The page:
Eyler takes the lead at fire company
by Lisa Tome
Among Bill Eyler's first duties just days before he was sworn in as President of the Community Fire Company of Rising was to take a complaint from a youngster who attended the company-sponsored "Frozen"-themed breakfast.
"At the breakfast she complained that there was no strawberry milk. It was so cute," laughed Eyler, who is now considering adding the coveted beverage to the company breakfast menus.
Eyler, who joined the local fire company in 1996, after being part of both Susquehanna Hose Company and Joppa Magnolia Fire Company, took the oath of office January 15, a week later than expected due to weather. He brings a host of experience in the fire service to the role. During his time at CFCRS, he has served as EMS Chief and Captain, board member, and Quality Assurance officer for Emergency Medical Services. He's also been a top responder several times and was named EMS Person of the Year for the company.
Eyler, 62, can't remember when he wasn't involved in the fire service.
"My brother was a volunteer and everybody around us was too. It was the culture to ride EMS. My parents were both nurses. The last time I ever saw my dad, he was taken away by ambulance," said Eyler.
Eyler brings vast experience to the role of volunteer president. He served in the U.S. Army from 1975-78. Among his jobs was Army medic. After the military, he wanted to be a career firemen. Instead, he began working for Maryland State Corrections and retired as a major. He also inspected jails and was part of the state's Special Operations Team.
Currently, he is a paramedic supervisor for the Harford County Paramedic Foundation, a job he has held for a decade. He balances that with his volunteering. "Being a paramedic and EMS has been my first love," he said.
After focusing on EMS for years, Eyler decided to expand his role in the local fire company. "It's one thing to sit and say what needs to be changed. If you're not willing to take a role in the change, what are you?," he said.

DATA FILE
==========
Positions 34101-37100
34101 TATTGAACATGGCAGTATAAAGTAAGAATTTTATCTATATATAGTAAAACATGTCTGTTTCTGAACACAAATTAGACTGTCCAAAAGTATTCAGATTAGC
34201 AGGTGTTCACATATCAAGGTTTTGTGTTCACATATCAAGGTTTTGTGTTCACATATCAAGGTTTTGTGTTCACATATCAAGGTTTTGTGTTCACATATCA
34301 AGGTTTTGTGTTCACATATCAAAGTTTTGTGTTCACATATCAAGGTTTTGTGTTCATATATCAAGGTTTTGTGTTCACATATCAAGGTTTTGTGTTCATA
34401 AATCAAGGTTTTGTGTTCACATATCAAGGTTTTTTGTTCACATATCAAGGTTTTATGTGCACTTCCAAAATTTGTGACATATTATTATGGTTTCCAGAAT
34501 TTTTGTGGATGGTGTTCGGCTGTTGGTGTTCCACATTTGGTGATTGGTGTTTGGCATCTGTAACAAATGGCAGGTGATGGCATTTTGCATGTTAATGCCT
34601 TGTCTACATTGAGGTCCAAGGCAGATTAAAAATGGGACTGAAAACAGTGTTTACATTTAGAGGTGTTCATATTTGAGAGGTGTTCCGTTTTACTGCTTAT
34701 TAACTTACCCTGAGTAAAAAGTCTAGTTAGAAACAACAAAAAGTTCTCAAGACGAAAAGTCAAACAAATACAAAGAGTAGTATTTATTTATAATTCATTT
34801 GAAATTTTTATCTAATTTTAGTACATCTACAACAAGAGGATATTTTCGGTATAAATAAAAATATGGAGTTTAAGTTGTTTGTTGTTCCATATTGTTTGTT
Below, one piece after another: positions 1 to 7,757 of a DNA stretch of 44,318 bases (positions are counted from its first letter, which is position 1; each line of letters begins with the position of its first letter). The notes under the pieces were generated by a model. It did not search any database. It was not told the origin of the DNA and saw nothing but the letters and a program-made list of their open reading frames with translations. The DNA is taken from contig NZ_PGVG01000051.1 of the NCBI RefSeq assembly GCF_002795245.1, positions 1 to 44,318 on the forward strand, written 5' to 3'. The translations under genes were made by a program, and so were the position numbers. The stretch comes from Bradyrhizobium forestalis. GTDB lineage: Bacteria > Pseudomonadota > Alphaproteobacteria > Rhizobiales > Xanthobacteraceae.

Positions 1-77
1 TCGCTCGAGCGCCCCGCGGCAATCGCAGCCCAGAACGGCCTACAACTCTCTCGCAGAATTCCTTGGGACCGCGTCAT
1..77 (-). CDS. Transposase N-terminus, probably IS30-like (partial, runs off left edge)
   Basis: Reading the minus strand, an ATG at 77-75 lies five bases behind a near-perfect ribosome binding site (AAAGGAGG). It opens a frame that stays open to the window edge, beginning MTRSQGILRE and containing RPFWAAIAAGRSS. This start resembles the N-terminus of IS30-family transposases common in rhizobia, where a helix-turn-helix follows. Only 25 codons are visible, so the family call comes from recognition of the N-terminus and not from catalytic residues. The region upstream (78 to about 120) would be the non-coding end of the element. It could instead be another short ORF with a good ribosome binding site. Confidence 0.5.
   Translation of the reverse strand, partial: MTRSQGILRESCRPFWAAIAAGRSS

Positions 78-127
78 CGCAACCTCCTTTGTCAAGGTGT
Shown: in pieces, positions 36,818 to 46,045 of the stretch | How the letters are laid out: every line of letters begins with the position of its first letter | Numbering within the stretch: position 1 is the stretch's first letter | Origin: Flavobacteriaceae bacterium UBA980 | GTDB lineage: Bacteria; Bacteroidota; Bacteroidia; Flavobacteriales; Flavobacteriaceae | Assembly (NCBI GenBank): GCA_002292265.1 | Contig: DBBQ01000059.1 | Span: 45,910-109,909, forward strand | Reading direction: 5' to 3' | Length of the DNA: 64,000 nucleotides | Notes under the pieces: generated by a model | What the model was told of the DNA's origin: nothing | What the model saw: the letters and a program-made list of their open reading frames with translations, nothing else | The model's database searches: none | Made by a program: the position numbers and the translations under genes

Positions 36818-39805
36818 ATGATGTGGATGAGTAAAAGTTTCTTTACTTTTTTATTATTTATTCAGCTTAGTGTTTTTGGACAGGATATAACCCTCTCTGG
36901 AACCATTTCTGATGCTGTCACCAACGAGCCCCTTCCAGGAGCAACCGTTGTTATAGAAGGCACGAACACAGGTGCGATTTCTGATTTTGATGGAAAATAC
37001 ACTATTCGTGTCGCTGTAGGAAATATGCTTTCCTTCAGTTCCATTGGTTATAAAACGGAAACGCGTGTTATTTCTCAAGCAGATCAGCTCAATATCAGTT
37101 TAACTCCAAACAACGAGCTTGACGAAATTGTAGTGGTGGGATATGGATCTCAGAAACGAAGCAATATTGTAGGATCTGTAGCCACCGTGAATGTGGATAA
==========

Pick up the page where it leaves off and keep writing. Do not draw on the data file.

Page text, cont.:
His top priority is building community and recruiting volunteers. "The building itself (Station 8, Biggs Highway) needs updated and maintenance. I have concerns about that. The bunks and furniture need to be updated. We need to be looking more to the future," he said. "This station needs to be comfortable and welcoming. The volunteers need to feel appreciated and welcome. The volunteers (at fire companies) are hurting everywhere."
Eyler explained that families have two working parents and children now. "Training has escalated to numerous hours. Now it takes 120 hours (of training) to become an EMT. I'm hoping to get accessible training here and I want vehicles to get people to training. I want a training vehicle in the future," he said.
Eyler said he's both nervous and excited about leading the company. "I'm hoping to be a success. I want to be someone who looks to the future and advocates for the members," he said.
The fire company has now taken its hall back from the former caterer and will host more fire company events. "We want to welcome the community more and get them more involved since it's the Community Fire Company of Rising Sun," Eyler said. He also said the company has upcoming children's events planned such as Paw Patrol, Star Wars, and Superheroes breakfasts.
"We're no longer tied to a caterer. That gives us more options for the fire company to have more fire company functions. The community can rent the hall and have the caterer of their choice," said Eyler.
Eyler's wife, Lynne, a retired Cecil County Paramedic, is also a member of the fire company.
The couple often respond together to calls.
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